Niels Bohr Lecture by Jeffrey Hangst

Jeffrey Hangst, Institut for Fysik og Astronomi, Aarhus Universitet og CERN.

Antihydrogen - Stable, Neutral Antimatter

What would you do if you could get your hands on some neutral, stable antimatter? No matter what you may have seen in the cinema, blowing up the Vatican is not an option - trust me on this.

In 2010, the ALPHA experiment at CERN demonstrated [1] that it is indeed possible to capture and hold atoms of antihydrogen - element number -1 on the periodic table. We have been producing antihydrogen in quantity at CERN since 2002, when the ATHENA experiment showed how to synthesize it from cold clouds of antiprotons and positrons [2].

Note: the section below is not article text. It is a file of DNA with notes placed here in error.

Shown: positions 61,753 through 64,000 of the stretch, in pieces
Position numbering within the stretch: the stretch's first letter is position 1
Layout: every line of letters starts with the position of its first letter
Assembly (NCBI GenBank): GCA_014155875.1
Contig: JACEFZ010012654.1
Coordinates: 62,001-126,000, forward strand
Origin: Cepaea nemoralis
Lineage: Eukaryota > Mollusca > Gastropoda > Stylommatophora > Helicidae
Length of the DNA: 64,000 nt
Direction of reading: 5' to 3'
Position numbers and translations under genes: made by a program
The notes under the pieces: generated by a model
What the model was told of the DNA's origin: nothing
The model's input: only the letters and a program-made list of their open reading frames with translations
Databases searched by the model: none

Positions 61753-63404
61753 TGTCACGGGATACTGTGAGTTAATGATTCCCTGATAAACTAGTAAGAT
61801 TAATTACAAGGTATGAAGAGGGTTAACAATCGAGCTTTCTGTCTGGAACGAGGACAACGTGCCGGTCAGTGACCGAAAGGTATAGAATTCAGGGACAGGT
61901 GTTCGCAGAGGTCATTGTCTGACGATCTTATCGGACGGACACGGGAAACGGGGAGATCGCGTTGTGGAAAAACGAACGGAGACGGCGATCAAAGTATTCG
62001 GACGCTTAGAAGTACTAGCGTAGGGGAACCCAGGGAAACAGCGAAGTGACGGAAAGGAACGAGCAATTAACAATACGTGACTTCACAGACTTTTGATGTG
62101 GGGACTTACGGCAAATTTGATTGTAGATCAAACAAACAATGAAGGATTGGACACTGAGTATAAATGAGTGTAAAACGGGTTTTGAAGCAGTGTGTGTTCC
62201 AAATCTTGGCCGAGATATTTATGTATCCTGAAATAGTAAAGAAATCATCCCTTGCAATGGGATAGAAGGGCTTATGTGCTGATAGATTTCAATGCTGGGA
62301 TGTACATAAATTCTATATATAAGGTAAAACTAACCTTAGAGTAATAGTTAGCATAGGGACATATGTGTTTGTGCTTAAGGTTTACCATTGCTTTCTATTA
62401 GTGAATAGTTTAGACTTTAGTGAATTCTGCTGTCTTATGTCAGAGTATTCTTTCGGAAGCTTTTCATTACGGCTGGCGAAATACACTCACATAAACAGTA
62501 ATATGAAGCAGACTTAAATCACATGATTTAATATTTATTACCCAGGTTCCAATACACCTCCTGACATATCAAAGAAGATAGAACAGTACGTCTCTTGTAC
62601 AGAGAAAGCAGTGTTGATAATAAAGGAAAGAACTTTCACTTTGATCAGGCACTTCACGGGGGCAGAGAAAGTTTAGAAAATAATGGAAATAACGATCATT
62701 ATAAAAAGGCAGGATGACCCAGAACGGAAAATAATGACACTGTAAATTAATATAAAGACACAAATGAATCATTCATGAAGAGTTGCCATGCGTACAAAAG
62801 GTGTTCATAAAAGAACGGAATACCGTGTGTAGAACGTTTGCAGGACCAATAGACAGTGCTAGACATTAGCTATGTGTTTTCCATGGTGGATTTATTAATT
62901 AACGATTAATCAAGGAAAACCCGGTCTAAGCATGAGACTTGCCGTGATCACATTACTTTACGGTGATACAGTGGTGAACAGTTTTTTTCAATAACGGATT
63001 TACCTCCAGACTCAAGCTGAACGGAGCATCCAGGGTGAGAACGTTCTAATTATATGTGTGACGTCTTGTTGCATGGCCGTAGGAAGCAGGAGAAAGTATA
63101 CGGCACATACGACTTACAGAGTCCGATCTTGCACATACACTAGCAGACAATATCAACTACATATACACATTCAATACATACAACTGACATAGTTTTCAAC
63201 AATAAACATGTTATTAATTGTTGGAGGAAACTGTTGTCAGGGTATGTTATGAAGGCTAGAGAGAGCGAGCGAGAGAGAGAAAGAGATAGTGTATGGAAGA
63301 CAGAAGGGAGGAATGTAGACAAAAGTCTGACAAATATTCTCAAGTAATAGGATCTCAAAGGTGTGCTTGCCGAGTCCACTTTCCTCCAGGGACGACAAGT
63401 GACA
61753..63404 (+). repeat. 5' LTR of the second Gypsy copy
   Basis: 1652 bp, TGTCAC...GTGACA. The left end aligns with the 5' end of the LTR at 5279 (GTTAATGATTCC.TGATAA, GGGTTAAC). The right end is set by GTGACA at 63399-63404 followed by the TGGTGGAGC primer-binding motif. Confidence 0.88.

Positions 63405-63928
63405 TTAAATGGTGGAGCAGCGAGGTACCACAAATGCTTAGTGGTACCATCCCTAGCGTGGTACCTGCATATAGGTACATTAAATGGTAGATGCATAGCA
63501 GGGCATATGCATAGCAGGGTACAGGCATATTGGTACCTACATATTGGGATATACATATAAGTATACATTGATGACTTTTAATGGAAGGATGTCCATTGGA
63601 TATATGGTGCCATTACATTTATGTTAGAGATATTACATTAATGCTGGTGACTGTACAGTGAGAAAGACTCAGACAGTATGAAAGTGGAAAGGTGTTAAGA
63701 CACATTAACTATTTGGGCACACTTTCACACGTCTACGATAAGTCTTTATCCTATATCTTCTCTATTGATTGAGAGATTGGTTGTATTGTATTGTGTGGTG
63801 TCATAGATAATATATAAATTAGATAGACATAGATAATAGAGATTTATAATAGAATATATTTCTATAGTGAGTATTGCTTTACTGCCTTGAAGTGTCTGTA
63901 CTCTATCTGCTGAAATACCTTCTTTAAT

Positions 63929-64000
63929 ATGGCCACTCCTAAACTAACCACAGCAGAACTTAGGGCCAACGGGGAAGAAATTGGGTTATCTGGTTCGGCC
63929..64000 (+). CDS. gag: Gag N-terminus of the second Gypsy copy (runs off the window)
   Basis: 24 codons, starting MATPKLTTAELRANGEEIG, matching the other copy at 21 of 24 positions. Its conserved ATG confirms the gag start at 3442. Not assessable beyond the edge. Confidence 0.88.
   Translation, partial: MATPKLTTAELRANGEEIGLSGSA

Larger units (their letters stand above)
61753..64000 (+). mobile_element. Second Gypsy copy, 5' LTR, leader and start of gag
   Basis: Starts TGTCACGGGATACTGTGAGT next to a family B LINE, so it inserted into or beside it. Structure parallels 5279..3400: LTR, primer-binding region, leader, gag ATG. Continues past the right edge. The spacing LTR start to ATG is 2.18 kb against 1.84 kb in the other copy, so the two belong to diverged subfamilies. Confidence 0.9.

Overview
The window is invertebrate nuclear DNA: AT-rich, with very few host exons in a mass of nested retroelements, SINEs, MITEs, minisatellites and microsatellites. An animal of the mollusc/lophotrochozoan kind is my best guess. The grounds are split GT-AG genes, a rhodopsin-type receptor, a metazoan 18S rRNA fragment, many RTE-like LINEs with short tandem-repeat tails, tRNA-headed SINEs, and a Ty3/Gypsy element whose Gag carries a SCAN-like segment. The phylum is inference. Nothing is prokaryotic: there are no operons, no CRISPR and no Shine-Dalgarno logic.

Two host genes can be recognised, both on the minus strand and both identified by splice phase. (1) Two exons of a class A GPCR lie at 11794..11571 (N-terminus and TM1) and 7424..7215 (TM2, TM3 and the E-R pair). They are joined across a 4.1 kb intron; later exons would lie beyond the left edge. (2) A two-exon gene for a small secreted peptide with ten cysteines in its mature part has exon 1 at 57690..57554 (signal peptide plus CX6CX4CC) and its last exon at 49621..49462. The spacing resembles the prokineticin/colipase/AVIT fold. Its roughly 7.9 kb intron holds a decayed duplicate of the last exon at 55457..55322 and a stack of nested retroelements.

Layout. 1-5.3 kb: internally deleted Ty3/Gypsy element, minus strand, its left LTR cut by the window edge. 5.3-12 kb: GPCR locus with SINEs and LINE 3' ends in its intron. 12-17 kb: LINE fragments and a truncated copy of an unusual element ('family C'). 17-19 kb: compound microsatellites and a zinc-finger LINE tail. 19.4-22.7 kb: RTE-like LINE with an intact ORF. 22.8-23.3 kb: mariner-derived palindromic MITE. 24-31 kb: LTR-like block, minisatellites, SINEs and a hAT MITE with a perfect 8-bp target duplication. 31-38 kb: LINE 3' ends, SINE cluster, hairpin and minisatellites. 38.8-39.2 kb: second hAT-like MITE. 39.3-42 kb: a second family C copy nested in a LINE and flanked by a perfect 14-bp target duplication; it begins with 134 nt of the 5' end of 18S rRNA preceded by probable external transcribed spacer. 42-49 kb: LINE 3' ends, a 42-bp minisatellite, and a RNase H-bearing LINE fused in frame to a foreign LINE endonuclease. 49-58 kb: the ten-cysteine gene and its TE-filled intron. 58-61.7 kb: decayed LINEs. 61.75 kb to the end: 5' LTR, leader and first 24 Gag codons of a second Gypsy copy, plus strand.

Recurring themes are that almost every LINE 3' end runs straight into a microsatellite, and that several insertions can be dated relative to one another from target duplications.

In this lecture I will discuss how to make antihydrogen, and then I will describe the many additional steps necessary to be able to trap and hold it. With antihydrogen held for questioning, we can now address what has long been one of the most intriguing remaining questions about nature: Do atoms of matter and antimatter obey the same laws of physics? I will describe how we in ALPHA plan to tackle this question.

1. Andresen, G.B. et al., Trapped Antihydrogen, Nature 468, 673 (2010).
2. Amoretti, M. et al., Production and detection of cold antihydrogen atoms. Nature 419, 456 (2002).

Jeffrey S. Hangst, Aarhus University, Spokesperson. The ALPHA Collaboration